I'm not going to say much about Noah, because it's been written about and debated over and I don't need to add to that discussion.  I will say that it is a cinematic masterpiece and Darren Aronofsky is probably some sort of wizard. Noah is beautiful and poignant. At one point Noah tells his family the story of Creation and it made me cry.

   Okay: The Fall. If you've known me for long you have probably heard me talk about this movie, or read something I wrote about it, or something like that. How can I describe this movie to you??? Imagine what your imagination would look like if you had never seen a movie. Would it be different? Would it be more expansive? Can you really know for sure? Imagination is at the center of this film, as well as childhood and friendship and trauma and forgiveness and on and on. This is one of the most visually stunning movies I've ever seen.

   If I were to make a list of films I think you absolutely must see, three of these would be on it: Noah, The Fall, and Bonnie and Clyde. 



   Can you guess them all?

The Bear / Claire Cameron

   Once again: oh boy, a month between posts. My excuse is school, also again. All my better-scheduling intentions came to nothing and I've ended up swamped. Next semester, I will be better.

   Anyways, I've been consuming more movies than books lately (a post about them will come soon) but here it is folks: a post about BEAR ATTACKS. Well, a post about a book about children who escape from a bear attack.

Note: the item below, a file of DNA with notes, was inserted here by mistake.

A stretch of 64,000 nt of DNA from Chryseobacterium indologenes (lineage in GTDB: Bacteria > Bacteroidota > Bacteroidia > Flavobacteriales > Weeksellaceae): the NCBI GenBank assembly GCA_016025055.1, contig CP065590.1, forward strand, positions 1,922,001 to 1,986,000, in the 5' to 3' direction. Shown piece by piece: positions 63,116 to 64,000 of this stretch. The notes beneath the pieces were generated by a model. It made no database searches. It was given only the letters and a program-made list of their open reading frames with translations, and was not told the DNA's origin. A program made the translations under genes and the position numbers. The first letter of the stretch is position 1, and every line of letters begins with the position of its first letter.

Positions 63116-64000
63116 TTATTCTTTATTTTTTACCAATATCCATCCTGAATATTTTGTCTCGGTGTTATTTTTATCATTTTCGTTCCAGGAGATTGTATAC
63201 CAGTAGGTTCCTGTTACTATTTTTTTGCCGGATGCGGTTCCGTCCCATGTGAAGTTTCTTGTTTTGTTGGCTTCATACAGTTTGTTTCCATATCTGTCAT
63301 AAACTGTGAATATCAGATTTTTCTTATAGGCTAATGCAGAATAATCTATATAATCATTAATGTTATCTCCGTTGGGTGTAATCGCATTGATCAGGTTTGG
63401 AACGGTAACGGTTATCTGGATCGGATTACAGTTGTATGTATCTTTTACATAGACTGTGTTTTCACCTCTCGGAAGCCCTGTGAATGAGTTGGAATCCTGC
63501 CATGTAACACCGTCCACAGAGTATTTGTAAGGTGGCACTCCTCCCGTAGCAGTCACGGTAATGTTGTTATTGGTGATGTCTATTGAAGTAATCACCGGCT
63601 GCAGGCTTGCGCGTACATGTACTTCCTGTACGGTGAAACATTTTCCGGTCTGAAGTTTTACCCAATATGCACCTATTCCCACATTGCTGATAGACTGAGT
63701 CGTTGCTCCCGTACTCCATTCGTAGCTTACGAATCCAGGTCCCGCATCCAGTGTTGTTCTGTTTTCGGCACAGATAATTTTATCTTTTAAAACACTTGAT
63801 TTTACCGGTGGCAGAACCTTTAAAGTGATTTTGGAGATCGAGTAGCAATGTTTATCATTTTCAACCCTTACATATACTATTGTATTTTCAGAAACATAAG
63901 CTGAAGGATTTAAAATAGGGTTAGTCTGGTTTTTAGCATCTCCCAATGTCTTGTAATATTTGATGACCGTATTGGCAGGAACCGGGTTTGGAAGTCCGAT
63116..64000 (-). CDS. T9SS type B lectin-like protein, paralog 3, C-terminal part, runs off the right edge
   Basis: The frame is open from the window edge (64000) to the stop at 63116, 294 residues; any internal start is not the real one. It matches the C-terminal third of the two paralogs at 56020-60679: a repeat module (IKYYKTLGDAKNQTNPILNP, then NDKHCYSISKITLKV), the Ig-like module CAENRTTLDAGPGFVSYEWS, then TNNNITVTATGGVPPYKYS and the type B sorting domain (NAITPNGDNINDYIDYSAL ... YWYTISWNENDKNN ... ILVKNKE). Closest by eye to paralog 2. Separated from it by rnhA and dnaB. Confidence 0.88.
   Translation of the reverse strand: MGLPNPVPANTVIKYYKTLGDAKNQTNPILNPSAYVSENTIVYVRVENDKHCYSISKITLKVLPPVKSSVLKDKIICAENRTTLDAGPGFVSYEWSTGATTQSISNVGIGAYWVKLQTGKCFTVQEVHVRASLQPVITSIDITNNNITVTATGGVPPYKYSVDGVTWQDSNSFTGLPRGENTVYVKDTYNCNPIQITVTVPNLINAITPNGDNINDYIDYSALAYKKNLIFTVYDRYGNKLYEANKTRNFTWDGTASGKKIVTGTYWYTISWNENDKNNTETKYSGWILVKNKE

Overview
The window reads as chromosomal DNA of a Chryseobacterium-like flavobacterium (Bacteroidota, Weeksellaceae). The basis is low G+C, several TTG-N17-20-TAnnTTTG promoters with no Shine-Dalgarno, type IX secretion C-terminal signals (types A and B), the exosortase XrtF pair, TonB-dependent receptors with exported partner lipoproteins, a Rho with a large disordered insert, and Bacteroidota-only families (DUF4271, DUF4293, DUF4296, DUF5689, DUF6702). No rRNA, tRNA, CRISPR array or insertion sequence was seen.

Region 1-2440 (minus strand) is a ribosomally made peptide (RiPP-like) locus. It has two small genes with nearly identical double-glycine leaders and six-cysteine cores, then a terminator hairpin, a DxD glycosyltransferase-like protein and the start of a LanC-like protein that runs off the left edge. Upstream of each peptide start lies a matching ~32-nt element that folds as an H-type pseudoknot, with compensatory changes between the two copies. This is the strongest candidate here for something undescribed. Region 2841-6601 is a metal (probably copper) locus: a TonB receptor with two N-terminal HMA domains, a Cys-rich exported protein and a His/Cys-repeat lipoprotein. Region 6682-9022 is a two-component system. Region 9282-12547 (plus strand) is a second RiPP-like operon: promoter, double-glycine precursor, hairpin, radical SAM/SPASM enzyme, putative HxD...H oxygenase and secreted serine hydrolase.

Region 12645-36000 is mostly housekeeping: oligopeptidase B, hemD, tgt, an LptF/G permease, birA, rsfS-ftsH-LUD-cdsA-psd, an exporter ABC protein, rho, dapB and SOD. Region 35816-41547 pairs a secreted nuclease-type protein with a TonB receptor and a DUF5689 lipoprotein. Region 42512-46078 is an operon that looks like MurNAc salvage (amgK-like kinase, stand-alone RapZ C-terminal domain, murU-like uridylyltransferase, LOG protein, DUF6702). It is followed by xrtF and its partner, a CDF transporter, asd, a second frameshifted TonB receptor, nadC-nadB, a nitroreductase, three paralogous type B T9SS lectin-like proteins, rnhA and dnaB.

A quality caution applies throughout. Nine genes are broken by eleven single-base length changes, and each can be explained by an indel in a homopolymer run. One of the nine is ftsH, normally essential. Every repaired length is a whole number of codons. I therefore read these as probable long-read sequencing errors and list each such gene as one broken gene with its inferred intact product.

Remember when I read In The After and was all "ugh, precocious children." WELL LET ME TELL YOU The Bear / Claire Cameron does indeed have children but they are not uncommonly skilled/knowledgeable/savvy, and I love it. Warning: if you can't handle books about children in danger then do not read this one. (Once when my sister was pregnant she asked me for some books to read and I said "any stipulations?" and she said "I don't want to read any where mothers, fathers, or children are in danger or die." at which point I said "hehhhh...okay" and delved into my bookshelves which feature a preponderance of murder, danger, and death. I ended up lending her The Art of War and Alive, which is about a soccer team that crashes in the Andes and then resorts to cannibalism (it's a true story). Good work, Glynis.)

   SO! Anna is out camping with her family, when things go terribly awry. She and her brother have to evade a bear after it kills their parents, and the book follows them from the little island where they're camped to the moment when Anna returns to the site as an adult. The book is written from the perspective of five-year-old Anna, and it is riveting; the adult reader understands the situation better than the narrator does, which makes for some compelling reading. Anna's narration is first-person present-tense, which usually drives me batty right along with precocious children. However, taking into account the age of our narrator, the choice to shy away from past tense makes perfect sense. It works.

   As an added bonus, I definitely tweeted at Claire Cameron after finishing it, and not only did she reply but she also followed me. I then proceeded to tweet about what I was thinking about, which was shape-shifting aliens, so she might not be following me any more. (Is someone in your life acting out of character?? They are probably a Skrull, or other type of shape-shifting alien.) Also: the book is set in Canada and written by a Canadian.

   If you aren't adverse to reading about bear-maulings, I encourage you to get your mitts on this wee novel. It's short, it's enjoyable, it'll strike a chord.